What is melanoma?

Melanoma is usually, but not always, a cancer of the skin. It begins in melanocytes – the cells that produce the pigment melanin that colors the skin, hair and eyes. Melanocytes also form moles, where melanoma often develops. Having moles can be a risk factor for melanoma, but it’s important to remember that most moles do not become melanoma. 

There are three general categories of melanoma:

  • Cutaneous Melanoma is melanoma of the skin. Since most pigment cells are found in the skin, cutaneous melanoma is the most common type of melanoma. There are a few different types of cutaneous melanoma:
    • Superficial Spreading Melanoma 
    • Nodular Melanoma 
    • Acral Lentiginous Melanoma 
    • Lentigo Maligna Melanoma
    • Desmoplastic Melanoma 
  • Mucosal Melanoma can occur in any mucous membrane of the body, including the nasal passages, the throat, the vagina, the anus, or in the mouth
  • Ocular Melanoma, also known as uveal melanoma or choroidal melanoma, is a rare form of melanoma that occurs in the eye. Conjunctival melanoma may also be included in this category. Learn more about CURE OM, the MRF’s initiative focused on ocular melanoma

Unlike other cancers, most melanomas can often be seen on the skin, making it easier to detect in its early stages. If left undetected, however, melanoma can spread to distant sites or distant organs. This is referred to as metastatic melanoma. When melanoma spreads, it most commonly spreads to the liver, lungs, bones and brain, making treatment more difficult. Learn more about the different melanoma treatment options here.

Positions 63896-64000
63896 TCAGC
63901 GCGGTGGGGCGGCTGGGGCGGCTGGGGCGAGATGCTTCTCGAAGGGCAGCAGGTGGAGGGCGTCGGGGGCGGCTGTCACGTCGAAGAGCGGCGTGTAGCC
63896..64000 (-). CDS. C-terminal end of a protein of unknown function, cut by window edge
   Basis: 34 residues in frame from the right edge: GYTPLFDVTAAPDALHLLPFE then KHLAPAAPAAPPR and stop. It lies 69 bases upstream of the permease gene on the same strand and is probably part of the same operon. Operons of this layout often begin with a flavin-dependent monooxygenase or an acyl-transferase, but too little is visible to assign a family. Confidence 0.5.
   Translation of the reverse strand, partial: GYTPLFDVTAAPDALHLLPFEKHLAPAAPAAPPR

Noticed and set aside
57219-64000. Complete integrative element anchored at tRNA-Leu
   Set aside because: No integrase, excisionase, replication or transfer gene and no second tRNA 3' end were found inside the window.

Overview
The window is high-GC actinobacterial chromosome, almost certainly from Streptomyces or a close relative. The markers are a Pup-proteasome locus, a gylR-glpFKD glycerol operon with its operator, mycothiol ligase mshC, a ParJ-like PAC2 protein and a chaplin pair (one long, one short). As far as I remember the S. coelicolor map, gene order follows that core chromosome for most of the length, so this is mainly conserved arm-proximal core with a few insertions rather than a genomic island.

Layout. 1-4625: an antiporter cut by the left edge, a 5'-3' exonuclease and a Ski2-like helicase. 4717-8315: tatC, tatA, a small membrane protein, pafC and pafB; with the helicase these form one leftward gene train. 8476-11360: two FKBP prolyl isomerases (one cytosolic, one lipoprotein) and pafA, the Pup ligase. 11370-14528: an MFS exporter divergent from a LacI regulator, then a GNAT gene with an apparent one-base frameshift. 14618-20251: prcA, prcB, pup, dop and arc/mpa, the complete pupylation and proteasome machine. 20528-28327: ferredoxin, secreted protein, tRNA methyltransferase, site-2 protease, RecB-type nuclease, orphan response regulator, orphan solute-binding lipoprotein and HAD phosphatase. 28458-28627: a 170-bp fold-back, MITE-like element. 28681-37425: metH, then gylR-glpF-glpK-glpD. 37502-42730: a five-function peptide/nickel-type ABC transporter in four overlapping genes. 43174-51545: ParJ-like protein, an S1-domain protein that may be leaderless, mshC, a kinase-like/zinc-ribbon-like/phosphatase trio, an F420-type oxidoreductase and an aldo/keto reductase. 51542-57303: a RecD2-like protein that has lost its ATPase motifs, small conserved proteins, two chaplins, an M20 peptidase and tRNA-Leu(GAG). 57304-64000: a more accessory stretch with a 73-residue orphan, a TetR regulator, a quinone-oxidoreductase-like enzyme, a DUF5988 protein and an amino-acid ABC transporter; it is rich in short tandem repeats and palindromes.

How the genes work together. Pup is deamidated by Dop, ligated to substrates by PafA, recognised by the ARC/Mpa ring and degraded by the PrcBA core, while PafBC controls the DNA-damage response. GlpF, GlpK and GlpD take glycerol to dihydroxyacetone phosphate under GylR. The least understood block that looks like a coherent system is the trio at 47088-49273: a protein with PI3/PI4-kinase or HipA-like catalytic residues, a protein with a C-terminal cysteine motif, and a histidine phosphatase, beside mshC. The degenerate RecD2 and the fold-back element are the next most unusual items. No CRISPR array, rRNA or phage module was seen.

What causes melanoma?

Research suggests that nearly 90% of melanoma cases can be linked to exposure to ultraviolet (UV) rays - either from natural sources, like the sun, or from artificial sources, like indoor tanning beds. However, since melanoma can occur in all melanocytes throughout the body, even those that are never exposed to the sun, UV light cannot be solely responsible for all diagnoses, especially mucosal and ocular melanoma cases. Current research points to a combination of family history, genetics and environmental factors that are to blame. Take a look at our Melanoma Fact Sheet to learn more!

Taking steps to prevent melanoma is the best first step in protecting yourself and your skin. It is important to learn about all of the risk factors.